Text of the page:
23 August 2021

Comanchero appeals conviction over gunfight at former commander's home

| Albert McKnight
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CCTV still

CCTV footage shows a bikie shooting and arson attack at the Calwell home on 28 June 2018. Photo: Supplied.

A member of the Canberra Comancheros is appealing his conviction over a violent home invasion and gunfight with his gang’s former commander.

Earlier this year, Justice David Mossop sentenced 26-year-old Axel Sidaros to over nine years’ jail after a judge-alone retrial of the case in the ACT Supreme Court.

Justice Mossop said a division in the Comancheros in 2018 had resulted in the previous commander, Peter Zdravkovic, being replaced by Pitasoni “Soni” Ulavalu, who was killed in a Civic stabbing last year.

Zdravkovic left the motorcycle gang in bad standing, which disintegrated further when he photographed himself burning club colours.

Justice Mossop said Sidaros, then 23, went to Zdravkovic’s Calwell home on 28 June 2018, with several others, carrying an Adler 12-gauge shotgun.

Zdravkovic had stepped out of the shower when he heard a bang and saw people with guns. He grabbed his own rifle as shots were fired into the living room, and he returned fire himself.

As the intruders fled, one ignited petrol they had spread on the carport and driveway, setting cars alight.

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Zdravkovic, who had been at home with his wife and child, was shot in the hand and needed a finger amputated.

Justice Mossop said it was unclear which of the shooters had fired this bullet, but he found Sidaros guilty of charges that included intentionally inflicting grievous bodily harm, arson and endangering life. He was found not guilty of attempted murder.

In the ACT Court of Appeal on Friday (20 August), Sidaros’ barrister Stephen Odgers SC of Forbes Chambers argued there was a ground of unreasonable verdict.

He said the Crown’s case was the intruders had a prior agreement to intentionally inflict grievous bodily harm on Zdravkovic.

But he said the court could not exclude an alternate hypothesis – that there was only an agreement to commit arson by burning the cars, and they had taken loaded weapons to defend themselves.

He screened close-circuit television (CCTV) footage of the home invasion to the court to support this hypothesis.

Mr Odgers said the footage showed an intruder spreading petrol around while others go to a rear sliding door and break some glass so another person can pour petrol into the entry area. He said the shooting begins shortly after the glass is broken.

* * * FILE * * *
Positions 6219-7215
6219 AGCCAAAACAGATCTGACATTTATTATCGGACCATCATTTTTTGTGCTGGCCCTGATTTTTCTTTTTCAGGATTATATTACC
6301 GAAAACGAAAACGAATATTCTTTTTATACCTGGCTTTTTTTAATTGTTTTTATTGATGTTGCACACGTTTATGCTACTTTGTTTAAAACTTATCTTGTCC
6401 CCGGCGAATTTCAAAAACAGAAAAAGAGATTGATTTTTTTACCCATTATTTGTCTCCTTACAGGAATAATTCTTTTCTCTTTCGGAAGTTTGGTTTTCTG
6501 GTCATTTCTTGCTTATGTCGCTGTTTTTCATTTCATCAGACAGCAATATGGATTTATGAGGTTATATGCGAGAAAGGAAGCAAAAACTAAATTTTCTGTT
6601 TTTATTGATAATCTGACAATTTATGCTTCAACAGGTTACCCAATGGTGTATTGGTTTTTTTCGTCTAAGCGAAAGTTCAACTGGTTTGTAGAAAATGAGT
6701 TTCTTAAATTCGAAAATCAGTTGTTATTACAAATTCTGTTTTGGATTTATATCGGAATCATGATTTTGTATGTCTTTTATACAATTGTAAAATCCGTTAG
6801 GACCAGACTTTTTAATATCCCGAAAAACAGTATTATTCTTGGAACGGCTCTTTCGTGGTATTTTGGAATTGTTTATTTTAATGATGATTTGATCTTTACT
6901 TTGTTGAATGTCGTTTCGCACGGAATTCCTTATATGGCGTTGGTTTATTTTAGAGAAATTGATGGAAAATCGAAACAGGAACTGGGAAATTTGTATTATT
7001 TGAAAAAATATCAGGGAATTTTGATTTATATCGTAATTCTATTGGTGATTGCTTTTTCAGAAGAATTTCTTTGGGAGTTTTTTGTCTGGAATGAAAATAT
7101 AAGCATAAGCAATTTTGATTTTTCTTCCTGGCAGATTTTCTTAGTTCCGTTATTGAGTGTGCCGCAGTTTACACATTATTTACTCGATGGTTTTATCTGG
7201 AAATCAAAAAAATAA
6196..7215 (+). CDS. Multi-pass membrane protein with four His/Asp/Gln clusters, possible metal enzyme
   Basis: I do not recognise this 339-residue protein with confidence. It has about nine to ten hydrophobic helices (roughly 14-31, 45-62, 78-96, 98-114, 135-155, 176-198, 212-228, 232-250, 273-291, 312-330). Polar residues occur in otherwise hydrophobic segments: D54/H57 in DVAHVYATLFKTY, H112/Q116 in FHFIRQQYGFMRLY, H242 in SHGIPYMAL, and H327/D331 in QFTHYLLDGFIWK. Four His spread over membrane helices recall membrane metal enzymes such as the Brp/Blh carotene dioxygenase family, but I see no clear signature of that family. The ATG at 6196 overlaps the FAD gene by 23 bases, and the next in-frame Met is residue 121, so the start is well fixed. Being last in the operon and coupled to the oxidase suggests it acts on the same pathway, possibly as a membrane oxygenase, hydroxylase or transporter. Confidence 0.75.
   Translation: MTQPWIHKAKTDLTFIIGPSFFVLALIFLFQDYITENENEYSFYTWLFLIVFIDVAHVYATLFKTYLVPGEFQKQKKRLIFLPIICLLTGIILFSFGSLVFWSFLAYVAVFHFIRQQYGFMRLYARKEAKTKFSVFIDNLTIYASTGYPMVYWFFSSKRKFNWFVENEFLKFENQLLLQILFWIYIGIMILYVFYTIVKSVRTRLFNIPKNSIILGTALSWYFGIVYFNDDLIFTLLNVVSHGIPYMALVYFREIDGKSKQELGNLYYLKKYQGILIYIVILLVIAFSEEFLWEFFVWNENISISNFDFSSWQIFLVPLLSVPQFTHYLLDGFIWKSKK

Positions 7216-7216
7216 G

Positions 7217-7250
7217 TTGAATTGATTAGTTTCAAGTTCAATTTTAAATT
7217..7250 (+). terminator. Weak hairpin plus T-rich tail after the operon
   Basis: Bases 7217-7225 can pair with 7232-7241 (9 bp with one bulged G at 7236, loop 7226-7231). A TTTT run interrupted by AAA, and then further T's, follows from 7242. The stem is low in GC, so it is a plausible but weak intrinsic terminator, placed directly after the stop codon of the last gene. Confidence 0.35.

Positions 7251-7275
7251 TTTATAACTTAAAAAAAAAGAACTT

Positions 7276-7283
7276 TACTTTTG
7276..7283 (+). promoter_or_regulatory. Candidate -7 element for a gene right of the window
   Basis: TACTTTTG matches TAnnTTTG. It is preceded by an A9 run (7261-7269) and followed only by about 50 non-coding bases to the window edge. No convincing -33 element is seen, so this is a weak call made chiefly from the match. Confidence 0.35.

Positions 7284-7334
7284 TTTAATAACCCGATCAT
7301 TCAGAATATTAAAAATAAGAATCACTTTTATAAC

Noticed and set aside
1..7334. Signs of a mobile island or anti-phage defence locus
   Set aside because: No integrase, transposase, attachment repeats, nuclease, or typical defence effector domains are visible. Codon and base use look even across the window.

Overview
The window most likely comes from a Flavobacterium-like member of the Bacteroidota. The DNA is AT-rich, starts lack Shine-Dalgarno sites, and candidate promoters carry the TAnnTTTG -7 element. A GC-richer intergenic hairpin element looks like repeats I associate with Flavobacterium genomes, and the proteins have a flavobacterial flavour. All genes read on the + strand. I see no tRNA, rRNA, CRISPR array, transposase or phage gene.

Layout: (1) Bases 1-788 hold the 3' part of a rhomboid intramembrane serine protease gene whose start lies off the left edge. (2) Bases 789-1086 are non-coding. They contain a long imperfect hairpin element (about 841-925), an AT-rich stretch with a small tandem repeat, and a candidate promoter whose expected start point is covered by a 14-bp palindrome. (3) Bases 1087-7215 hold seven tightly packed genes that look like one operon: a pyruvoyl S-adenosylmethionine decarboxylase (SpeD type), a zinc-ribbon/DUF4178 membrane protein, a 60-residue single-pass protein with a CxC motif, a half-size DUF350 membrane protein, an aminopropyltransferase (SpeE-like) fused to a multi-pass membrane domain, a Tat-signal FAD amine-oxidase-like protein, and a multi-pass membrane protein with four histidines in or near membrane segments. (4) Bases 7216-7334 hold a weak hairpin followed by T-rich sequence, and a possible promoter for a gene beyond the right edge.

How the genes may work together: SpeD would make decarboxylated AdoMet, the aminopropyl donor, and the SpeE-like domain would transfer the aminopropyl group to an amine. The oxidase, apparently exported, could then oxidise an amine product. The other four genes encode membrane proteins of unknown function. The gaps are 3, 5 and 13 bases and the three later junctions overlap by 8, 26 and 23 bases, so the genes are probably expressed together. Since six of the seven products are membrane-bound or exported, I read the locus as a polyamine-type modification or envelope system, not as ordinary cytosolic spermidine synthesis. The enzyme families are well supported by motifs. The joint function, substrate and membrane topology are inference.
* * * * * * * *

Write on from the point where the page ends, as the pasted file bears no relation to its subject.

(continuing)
“If you’re planning to shoot him, would you give him warning by breaking into the premises prior to that?” he asked.

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While the intruders fired back at Zdravkovic, Mr Odgers said they could have been trying to make him hide so they could continue to pour the petrol or so they could escape.

He also argued the intruders did not intend to put the lives of the home’s residents at risk as they were at the back door, which means there was an “obvious” escape route through the front door of the house.

But Crown Prosecutor Anthony Williamson said the fact a means of escape was available did not mean the home’s three people wouldn’t have been placed in danger by the house they were inside being set alight.

He also said the CCTV showed that after the shooting began, the intruders could have stayed out of the line of fire and retreated, but instead, they hovered near the door and advanced forward to fire more shots.

Sidaros’ other barrister, Murugan Thangaraj SC of Forbes Chambers, said if there were a third trial, the Crown’s case would not be anywhere near as strong, partly as it had relied on admissions from a prison informant whose evidence had been rejected by the justice.

But Mr Williamson said the justice did not place any weight on this prisoner’s evidence and the Crown had a “powerful circumstantial case”.

For instance, a note found in Sidaros’ bedroom referenced Zdravkovic’s address, and his gun had a custom sight which could be seen in CCTV of the incident.

There was also Sidaros’ “unusually rapid advancement in the Comancheros”, he said.

Mr Thangaraj confirmed his client was the only person ever charged over the home invasion and had remained in custody since his arrest, except for a couple of days when he attended a funeral.

The appeal is before Justices John Burns, Michael Elkaim and Acting Justice Verity McWilliam, who have reserved their decision.

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